I’m trying to keep from jumping back into everything I have put on hold in the past because I think there is a danger of over-committing and exhaustion. I do know that I want to spend more time with writing, so, perhaps, finally regularly posting here again.
I also need to return to spending serious amounts of time with my poetry. During the recent Boiler House Poets Collective residency, I was able to re-connect with my full-length manuscript that revolves around that area and my family’s connections with it. I am going to do a review of it with the Grapevine Group, my local poetry circle, later this month and then do revisions and look for submissions opportunities. I also need to look for more opportunities for my chapbook, as the rejections have been rolling in over these last months so it is only out at a few places at the moment.
I am considering auditioning for a local chorus, although that might not be until after the holidays. I expect that, for the first time in many years, we may travel for both Thanksgiving and Christmas.
I am staying in the loop but not spending a ton of time on environmental and political issues. I still send letters and do public comment on social justice and environmental causes and send emails to my elected representatives but I am trying not to spend hours every day on it, as I did for years during the height of the anti-fracking fight in New York. I admire the energy and commitment of today’s younger activists and support their efforts as best I can.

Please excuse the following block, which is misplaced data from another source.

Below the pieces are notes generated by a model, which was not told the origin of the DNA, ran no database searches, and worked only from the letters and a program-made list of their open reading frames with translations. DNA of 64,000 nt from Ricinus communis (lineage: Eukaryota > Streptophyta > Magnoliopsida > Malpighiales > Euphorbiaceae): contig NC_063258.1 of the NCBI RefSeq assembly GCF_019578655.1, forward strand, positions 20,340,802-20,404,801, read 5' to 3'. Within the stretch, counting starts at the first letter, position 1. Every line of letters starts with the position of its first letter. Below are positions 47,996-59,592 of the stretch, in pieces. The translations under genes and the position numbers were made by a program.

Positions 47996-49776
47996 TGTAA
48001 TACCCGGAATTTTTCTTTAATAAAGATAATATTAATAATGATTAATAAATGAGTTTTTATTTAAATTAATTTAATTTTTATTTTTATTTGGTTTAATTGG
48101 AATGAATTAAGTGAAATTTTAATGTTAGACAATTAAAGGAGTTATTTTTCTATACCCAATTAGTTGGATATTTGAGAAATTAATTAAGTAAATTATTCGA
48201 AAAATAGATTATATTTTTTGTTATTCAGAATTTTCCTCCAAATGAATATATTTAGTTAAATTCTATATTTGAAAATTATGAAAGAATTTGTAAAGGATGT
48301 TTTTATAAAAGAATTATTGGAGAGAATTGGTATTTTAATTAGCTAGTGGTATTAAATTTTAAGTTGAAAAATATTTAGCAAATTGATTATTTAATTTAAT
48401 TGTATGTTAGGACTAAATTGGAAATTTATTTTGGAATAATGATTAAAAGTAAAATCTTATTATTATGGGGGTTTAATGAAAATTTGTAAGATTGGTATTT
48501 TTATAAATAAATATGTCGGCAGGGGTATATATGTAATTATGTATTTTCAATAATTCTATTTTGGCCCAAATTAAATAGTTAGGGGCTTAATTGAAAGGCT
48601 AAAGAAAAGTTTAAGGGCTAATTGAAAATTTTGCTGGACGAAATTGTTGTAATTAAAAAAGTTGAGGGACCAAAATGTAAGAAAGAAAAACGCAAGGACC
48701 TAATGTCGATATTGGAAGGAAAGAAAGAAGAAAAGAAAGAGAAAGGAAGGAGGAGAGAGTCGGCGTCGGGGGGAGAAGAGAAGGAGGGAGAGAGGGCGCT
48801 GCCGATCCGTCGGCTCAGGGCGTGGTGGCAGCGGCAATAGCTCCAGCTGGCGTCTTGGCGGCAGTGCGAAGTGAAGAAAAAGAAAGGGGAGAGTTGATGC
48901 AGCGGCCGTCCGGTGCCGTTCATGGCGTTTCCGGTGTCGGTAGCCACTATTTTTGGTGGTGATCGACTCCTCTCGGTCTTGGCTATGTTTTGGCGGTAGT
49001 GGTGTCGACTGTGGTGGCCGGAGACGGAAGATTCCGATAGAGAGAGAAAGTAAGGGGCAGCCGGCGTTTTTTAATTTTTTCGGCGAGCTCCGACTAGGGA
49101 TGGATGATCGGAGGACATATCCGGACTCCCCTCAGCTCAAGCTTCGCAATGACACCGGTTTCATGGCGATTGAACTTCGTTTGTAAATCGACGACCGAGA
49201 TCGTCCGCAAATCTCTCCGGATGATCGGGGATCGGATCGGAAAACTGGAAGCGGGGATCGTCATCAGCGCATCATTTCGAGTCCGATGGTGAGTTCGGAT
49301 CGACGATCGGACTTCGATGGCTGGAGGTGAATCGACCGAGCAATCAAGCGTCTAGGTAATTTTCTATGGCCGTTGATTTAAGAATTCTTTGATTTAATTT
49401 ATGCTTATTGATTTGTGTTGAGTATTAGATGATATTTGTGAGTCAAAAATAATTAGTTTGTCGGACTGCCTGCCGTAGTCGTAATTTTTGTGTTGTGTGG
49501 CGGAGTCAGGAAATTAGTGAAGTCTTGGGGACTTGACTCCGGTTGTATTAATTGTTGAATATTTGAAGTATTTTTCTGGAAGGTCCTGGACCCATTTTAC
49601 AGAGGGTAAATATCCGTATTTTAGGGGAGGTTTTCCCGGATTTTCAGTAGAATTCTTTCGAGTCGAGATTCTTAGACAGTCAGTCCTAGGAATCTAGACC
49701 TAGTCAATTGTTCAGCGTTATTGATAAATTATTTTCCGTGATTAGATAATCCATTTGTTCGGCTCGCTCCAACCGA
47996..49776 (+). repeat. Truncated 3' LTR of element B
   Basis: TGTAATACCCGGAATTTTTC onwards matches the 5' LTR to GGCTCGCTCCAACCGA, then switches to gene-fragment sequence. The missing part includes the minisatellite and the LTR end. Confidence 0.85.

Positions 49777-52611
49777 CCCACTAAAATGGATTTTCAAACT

Church volunteering is still on hold. Eventually, the book study I facilitate may return but only if we can meet safely indoors unmasked. We aren’t there yet.
So, can I do this? Can I re-organize my life and have it stick?
After having announced Paco’s death on One-Liner Wednesday this week, I had thought I wouldn’t post again until I had time and mental space to put together a proper tribute post or, perhaps, a post about last days and good-byes.
Then, the SoCS prompt arrived and it was puzzle and I knew I needed to post for it.
Until these last few months when he was too ill, Paco worked puzzles as part of the routine of his day. He still got the daily newspaper in print and did their wordsearch, which had the added twist that the remaining letters could be unscrambled to solve a question that was posted with the puzzle. Paco also had wordsearch books that he would work on. Wordsearches seemed like an unlikely type of puzzle for Paco to enjoy because he was dyslexic, something that he did not discover until his youngest granddaughter was diagnosed as a child with an inherited form of dyslexia. This led to a number of fundraisers organized by first Paco’s grandson and later his aforementioned granddaughter to raise money for Learning Ally, which helps people with visual impairment or print disabilities to access written language. These fundraisers came to be known as the Paco Project in his honor.
Another word puzzle that was part of Paco’s day was watching Wheel of Fortune in the evening. It came on right after the national news. My older sister would often call him at the time and they would watch part of the show together, even though they were hundreds of miles away from each other.